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SpaceX boss Elon Musk has unveiled the latest design for the reusable Dragon spacecraft, which can ferry up to seven passengers to and from Earth orbit.

Tweeted with the caption “A new view for crew”, an image of the updated design shows a futuristic glass bubble canopy fitted to the spacecraft, allowing a unique 360º view of the stars.

The new design uses the space where the spacecraft’s docking adaptor would normally sit, because it’s intended not for missions to the ISS but for Inspiration4, a mission planned for September 15 that will take Shift4 Payments CEO Jared Isaacman, and three other civilian astronauts to space .



Crew Dragon’s protective nosecone will pop open to expose the glass dome once the craft is safely in orbit

Musk boasted that the new design would offer the most ‘in space’ experience any astronaut would have.

NASA spokesman Josh Finch told The Verge that the agency doesn’t have any plans to fly the modified version of the Crew Dragon.

“As a fully commercial launch,” he said, “NASA does not need to approve SpaceX’s design for the company’s private missions. NASA will continue to maintain insight into SpaceX’s systems through our normal work, including SpaceX sharing flight data from non-NASA missions.”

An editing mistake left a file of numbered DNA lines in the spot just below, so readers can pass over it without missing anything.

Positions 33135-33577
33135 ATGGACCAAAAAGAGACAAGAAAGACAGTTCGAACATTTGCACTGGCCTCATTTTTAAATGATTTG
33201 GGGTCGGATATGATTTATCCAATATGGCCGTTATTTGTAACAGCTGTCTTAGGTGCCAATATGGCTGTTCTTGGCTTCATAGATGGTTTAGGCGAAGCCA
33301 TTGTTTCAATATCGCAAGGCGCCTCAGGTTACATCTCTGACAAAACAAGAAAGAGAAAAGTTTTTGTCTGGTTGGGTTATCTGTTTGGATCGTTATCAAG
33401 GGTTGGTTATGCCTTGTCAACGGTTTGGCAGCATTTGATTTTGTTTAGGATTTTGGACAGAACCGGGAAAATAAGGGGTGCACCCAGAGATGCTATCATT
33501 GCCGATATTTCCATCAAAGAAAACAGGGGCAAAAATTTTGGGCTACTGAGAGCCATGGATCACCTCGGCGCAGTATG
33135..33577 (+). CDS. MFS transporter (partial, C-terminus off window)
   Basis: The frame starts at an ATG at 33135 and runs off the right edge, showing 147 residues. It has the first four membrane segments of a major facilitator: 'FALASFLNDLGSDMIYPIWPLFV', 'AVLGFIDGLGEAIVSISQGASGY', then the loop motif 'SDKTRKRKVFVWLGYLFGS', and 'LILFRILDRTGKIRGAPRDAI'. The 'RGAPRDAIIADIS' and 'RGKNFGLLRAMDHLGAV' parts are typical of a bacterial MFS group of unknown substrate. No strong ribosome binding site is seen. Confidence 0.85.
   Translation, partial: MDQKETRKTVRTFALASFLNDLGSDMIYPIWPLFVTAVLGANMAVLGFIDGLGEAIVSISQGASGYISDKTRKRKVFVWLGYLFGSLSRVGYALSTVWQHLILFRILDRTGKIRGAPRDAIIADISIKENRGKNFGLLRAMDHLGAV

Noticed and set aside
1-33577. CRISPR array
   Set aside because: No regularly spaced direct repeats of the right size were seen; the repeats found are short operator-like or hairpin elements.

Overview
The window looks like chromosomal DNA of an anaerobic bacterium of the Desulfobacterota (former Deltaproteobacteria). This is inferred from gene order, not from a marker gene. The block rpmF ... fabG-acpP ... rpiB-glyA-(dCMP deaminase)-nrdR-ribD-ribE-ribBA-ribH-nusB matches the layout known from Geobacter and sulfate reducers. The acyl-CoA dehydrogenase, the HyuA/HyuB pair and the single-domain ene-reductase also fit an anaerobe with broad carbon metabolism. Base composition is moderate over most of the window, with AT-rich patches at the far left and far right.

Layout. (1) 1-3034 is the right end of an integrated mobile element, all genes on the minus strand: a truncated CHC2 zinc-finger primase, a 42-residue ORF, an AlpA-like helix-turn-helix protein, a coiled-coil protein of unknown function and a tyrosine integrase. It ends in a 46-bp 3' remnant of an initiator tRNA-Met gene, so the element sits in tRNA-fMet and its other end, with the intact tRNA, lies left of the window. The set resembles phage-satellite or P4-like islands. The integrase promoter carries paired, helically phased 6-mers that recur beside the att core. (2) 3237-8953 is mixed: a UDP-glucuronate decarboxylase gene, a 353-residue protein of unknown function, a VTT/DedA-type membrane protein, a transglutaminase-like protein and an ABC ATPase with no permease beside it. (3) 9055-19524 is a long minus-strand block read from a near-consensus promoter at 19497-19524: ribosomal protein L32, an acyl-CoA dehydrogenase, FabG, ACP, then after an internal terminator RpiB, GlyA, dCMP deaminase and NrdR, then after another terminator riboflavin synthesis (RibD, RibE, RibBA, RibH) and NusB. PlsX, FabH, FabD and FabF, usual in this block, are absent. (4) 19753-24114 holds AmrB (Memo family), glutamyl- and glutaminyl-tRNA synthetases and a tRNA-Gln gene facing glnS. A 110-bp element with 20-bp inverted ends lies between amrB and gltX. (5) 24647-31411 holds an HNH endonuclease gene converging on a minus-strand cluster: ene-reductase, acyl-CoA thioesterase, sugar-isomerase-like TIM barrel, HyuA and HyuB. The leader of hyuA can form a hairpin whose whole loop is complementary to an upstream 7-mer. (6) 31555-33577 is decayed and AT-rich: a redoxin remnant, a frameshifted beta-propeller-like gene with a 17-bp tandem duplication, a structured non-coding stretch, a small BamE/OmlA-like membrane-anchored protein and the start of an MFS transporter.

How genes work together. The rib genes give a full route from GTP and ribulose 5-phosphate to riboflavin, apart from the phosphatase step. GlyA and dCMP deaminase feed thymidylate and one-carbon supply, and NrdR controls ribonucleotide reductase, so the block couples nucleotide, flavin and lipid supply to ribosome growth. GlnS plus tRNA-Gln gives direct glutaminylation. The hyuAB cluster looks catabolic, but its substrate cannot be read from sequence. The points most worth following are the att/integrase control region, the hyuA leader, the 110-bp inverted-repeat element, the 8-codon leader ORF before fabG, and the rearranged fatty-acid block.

Starship SN10 prototype
Space X has restored America’s direct route to orbit

Benji Reed, SpaceX’s director of Crew Dragon mission management, told a press conference on Tuesday: “We’ve done all the engineering work, we continue to go through all the analysis and testing and qualification to ensure everything’s safe, and that it doesn’t preclude any use of this spacecraft for other missions,”

The capsule stands just under 28 feet tall, and can carry over 13,000 lbs of crew an cargo into orbit.

In 2020, private contractors SpaceX restored America’s space launch capability. For the previous nine years NASA had depended on Russian space agency hardware to get its crews to and from the International Space Station.

During its maiden flight in December 2010, Dragon became the first commercially built and operated spacecraft to be recovered successfully from orbit.

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